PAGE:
When he was 18, he suffered a devastating blow to the chest. He went into cardiac arrest. Then for the next decade and a half he remained in a vegetative state — unresponsive to external stimuli and rendered completely mute. Still, his dad took him to the movies weekly, and now research is saying it may have had an effect.
A group of neuroscientists from the University of Western Ontario recently set out to test brain activity among two unconscious participants who had sustained major injuries in their youth. Their goal was simple. They wanted to learn if the brain still responded even if the face offered nothing — if someone could be home, so to speak, even if the lights were off. Such a test is rare to find when it comes to studying vegetative states, they say.
"Looking at brain activity just isn’t the standard of care," Lorina Naci, co-investigator and neuroscientist at the University of Western Ontario, in Canada, told The Verge. Too often, doctors will only go so far as asking questions and trying to elicit a verbal response.
Naci and her colleagues recruited 12 healthy participants and two unconscious ones: the first a 20-year-old woman who suffered a mysterious brain injury when she was 10, and the second the man who went into cardiac arrest when he was 18. First, they showed the healthy subjects an eight-minute clip from “Bang! You’re Dead,” a complex, irony-filled episode from Alfred Hitchcock’s television series, Alfred Hitchcock Presents. Then they showed the same clip to the unconscious subjects, monitoring their brain’s responsiveness to key plot points.
While the female patient didn’t show any signs of patterned reaction, the male subject did. His brain responded at critical moments to the video. But Naci and her team knew they needed further testing to know if those reactions meant he understood the video, or if the sensory parts of his brain were simply lighting up from the stimuli.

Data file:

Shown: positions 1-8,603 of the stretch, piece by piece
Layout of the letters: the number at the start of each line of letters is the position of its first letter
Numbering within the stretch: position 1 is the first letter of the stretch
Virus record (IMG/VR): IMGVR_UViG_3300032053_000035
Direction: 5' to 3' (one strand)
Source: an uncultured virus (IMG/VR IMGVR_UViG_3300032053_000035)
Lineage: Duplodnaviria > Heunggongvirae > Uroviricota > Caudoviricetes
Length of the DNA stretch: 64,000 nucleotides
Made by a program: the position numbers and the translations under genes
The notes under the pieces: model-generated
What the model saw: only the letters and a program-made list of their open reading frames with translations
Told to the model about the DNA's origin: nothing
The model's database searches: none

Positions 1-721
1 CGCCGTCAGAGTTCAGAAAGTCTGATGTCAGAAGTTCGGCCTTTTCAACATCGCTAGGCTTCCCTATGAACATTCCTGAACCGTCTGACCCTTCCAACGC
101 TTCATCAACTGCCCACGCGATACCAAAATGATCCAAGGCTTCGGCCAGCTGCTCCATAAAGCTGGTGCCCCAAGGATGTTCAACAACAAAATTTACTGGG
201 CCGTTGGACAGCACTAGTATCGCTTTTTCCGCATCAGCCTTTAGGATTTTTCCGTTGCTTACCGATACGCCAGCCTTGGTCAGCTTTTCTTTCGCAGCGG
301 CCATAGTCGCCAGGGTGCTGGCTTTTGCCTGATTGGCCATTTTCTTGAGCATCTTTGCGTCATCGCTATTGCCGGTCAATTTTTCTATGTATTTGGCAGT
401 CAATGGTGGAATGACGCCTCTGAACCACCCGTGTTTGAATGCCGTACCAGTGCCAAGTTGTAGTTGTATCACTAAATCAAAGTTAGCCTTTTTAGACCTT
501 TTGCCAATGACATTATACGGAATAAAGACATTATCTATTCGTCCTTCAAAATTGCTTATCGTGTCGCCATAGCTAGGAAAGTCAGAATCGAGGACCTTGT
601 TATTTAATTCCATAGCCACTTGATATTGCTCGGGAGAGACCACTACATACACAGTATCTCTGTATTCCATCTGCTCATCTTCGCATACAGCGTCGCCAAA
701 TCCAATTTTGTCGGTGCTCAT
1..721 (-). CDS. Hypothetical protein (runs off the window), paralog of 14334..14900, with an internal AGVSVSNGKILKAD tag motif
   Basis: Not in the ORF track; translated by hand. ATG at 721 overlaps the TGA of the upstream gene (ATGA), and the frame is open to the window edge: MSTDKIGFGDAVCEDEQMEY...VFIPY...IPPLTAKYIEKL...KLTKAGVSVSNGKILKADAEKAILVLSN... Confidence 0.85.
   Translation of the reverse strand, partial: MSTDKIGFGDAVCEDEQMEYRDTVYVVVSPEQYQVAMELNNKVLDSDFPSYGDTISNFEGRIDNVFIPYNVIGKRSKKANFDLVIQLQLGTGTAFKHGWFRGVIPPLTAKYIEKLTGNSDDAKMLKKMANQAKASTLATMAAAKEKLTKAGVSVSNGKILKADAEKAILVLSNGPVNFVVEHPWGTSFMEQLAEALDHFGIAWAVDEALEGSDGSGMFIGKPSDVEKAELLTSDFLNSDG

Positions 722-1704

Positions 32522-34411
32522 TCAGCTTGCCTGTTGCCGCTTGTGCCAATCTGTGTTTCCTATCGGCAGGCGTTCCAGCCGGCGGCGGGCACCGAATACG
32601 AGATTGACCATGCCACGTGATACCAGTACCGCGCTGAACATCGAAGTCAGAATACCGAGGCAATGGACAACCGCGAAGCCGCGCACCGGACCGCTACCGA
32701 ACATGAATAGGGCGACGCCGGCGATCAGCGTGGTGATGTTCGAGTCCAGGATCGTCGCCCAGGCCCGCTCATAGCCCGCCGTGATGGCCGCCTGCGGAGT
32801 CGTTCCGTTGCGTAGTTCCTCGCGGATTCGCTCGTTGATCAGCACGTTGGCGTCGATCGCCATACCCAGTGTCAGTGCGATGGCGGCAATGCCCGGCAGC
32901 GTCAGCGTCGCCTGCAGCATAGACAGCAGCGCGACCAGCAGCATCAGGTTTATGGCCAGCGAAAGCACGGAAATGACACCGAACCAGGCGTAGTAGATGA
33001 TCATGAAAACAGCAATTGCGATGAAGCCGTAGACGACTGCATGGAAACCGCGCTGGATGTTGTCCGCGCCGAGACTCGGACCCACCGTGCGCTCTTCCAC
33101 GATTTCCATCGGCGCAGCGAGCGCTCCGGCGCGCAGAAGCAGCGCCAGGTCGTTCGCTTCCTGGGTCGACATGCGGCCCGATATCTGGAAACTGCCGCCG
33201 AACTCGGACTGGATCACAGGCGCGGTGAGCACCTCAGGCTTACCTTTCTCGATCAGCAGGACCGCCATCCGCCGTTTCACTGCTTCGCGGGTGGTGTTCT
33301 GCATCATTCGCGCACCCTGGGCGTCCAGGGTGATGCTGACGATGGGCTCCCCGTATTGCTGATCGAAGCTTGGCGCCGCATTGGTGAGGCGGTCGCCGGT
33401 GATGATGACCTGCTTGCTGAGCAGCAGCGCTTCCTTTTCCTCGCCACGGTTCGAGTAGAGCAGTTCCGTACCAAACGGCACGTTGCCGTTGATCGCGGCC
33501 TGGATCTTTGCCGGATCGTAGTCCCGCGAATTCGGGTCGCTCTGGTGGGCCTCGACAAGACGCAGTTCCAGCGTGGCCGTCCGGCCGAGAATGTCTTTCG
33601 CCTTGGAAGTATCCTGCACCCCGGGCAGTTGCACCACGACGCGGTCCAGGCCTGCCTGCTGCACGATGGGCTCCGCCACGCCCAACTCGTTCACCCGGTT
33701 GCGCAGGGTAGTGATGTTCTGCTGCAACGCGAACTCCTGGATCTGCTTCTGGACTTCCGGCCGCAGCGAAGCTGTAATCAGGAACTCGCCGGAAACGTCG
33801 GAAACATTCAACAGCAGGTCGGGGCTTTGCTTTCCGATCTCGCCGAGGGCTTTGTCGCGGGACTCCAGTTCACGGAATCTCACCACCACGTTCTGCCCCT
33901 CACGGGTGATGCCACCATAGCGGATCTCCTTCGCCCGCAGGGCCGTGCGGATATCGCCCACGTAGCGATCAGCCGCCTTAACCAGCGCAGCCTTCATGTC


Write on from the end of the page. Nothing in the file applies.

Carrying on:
So, they designed two more experiments. In the first, participants alternated between clicking a button continuously and slowing down the pace, according to the research team’s instructions. All the while, subjects were watching the video. The test was designed to determine how engaged people were at crucial moments in the video: If they responded to the instructions more slowly, they were more likely engaged. If their speed stayed the same, the video probably wasn’t making an impression.
As expected, the people who were most engaged with the most tended to mess up to the same degree the brain scans showed neural activity. Even a follow-up test, where the video was scrambled and the moments disjointed, produced the same levels of response. The supreme finding, of course, was the the man who had sustained an injury 16 years prior, through all of it, responded as per the control group.
“It was actually indistinguishable from a healthy participant watching the movie,” said Adrian Owen, neuroscientist and co-author of the study.
Some are hesitant to heap on loads of praise. While reliable, fMRI isn’t perfect. Russell Poldrack, a cognitive neuroscientist at Stanford University, says the study may offer more evidence about how certain parts of consciousness work, rather than the entire experience itself. Meanwhile, he said, “the results look very solid to me, about as solid as one could hope for a case study.”
As for the future of their research, Owen pointed to the male patient’s success as evidence the field needs further attention. Not only do people who seem unconscious sometimes respond to external stimulation, measured through fMRI, but they could engage with it, too. Asking questions to judge responsiveness, then, may not be the most effective strategy.
“The fact that we can say he is enjoying these movies, he can understand these movies, says something about his quality of life,” Owen said, pointing to how the man’s father has taken him to the movies each Wednesday since his injury. “There are a lot of Wednesdays in 16 years.”
Source: Naci L, Cusack R, Anello M, Owen A. A common neural code for similar conscious experiences in different individuals. Proceedings of the National Academy of Sciences. 2014.